Now I have to include this chair because it was simply SO stunning and I wanted to there and then chase off with it in my arms. This was being exhibited by Dr Isabel Elliott whose 3 or 4 display stalls were marked up 'A Celebration of Stitch' and by jove they were exactly that! They weren't even all her lifes work, she said she had as much again and more,
Isabel was former Mistress of Embroidery ( now I LOVE that title!) at Gloucester Cathedral but way before that was a Geologist for the, what is now Natural History Museum.
She may be an elderly lady, but what a 'Gentlewoman' she is. A Lady from an era long gone now,she is articulate, interesting, a lively communicator and seemed to have boundless energy considering she must have been there thursday to sunday! I spoke to her both friday and saturday and she kindly allowed me to take these photos, to show friends who are Miniaturists primarily, but who also recognise fascinating stitchery too.
The chair she saw and felt sorry for, at an auction and bought it though in well worn condition for a £1. It had been upholstered very well in its day she recognised and she hung onto it, until one day it dawned on her what to do with it.......well, it was Childs chair afterall, she said!
These were what I knew my friends would have found such fun, an alternative wall hung miniature house, well, shops in this case!
But she had also stitched a whole village! Her houses ranged from twelfth scale down to 24th scale and smaller. She displayed all manner of cushions, cosies, pillows and other such items but these were what took my eye especially.
Now Im starting to work my way through the treats that I bought and it must be said Im happy with what I brought home lol
I now have The Art of Felt - by Francois Tellier-Loumange but Im saving that to feast on later so it satill plastic wrapped........such self discipline eh!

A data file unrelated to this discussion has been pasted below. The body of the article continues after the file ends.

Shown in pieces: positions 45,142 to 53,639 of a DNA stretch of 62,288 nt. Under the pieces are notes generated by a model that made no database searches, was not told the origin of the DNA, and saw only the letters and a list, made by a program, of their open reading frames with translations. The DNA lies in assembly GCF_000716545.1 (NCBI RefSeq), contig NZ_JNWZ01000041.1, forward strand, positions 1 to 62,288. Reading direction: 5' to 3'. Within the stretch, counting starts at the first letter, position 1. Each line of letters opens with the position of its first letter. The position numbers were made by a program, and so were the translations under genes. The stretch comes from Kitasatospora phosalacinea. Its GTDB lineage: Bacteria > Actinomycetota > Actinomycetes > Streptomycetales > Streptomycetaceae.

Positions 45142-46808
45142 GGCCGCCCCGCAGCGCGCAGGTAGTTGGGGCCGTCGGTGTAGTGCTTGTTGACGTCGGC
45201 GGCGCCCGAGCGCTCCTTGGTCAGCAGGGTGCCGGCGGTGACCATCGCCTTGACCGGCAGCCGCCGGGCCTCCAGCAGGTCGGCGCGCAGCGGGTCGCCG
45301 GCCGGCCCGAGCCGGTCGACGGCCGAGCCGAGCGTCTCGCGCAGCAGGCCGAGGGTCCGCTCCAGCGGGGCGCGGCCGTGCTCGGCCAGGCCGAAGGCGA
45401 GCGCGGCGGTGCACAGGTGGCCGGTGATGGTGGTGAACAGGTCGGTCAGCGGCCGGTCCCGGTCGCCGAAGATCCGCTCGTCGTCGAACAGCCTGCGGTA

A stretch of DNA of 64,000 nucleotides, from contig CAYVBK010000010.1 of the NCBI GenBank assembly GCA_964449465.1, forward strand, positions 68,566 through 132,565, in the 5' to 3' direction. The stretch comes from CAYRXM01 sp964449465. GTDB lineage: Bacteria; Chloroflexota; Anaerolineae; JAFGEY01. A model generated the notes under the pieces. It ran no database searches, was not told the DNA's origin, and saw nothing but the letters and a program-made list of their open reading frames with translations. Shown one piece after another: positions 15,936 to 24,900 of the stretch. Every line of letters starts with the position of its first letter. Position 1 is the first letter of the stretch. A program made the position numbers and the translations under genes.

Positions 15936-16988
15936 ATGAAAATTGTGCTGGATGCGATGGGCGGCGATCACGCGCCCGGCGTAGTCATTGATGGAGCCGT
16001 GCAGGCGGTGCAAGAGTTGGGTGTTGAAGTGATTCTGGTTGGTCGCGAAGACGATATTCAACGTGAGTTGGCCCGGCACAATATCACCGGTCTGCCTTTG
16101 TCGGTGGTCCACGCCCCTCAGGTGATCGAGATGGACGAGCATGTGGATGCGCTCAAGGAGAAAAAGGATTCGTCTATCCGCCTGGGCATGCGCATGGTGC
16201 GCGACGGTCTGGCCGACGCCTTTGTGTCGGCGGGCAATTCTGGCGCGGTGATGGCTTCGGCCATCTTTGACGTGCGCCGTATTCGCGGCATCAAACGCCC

And having watched Lynda Monk and her fabric altering techniques on the Art Van Go stand, I now have her Stitching the Textured Surface. And its a cracking book, laid out well and very informative with sumptious photos.
I have no idea why, but I bought The Creative Edge by Mary Todd Beam and tho it is for painters, it struck me as showing good instructional paint techniques that could well transfer to some fabrics. It has lots of mini workshops within it, so you extend your confidence with colours and mediums.
Then an absolute treat for me at only £6 on the second hand books stall.......Patty McCormick's ( as new) - Pieces of an American Quilt. Now this is about the making of the quilts used in the film
- How to Make an American Quilt.
I saw this film years and years ago and have never managed to find it again to watch! Yes it was shmaltsy but I had just become interested in patchwork back then and I loved it.
The film was from a fictional book by Whitney Otto, who is an author, not a quilter or patchworker and when Spielberg, yes HIM, set his team on to make the fim......the Props Department soon realised, they would need a person with historical, cultural, patchwork and quilting knowledge, to organise the various quilts mentioned in the story and the blocks being made by the actresses in the film.
Now Anne Bancroft had appliqued before but Dr Maya Angelou, Jean Simmons, Ellen Burnstein, Kate Nelligan, Lois Smith and Alfre Woodward all needed much help along the way!
Winona Rider was in it too but didnt stitch, in fact in one scene she runs with the Friendship Quilt of the story wrapped round her and she trailed it through all sorts of muck! She will never be forgiven for that, despite it being part of her role in the story!
I also now own several wonderful threads but more of those later lol
OH and finally, here are some of the Killed Catalogues, that Maggie Grey has inspired me to try and alter. She mentions them on her blog
www. magstitch.blogspot.com and Im trailing behind but hope to catch up!
Bear in mind, mine are not so much catalogues as Funeral Directors Diaries from about 1921 and I want to try and preserve some of the text!
It will bring a whole new twist to 'Who Do You Think You Are'
and local family history!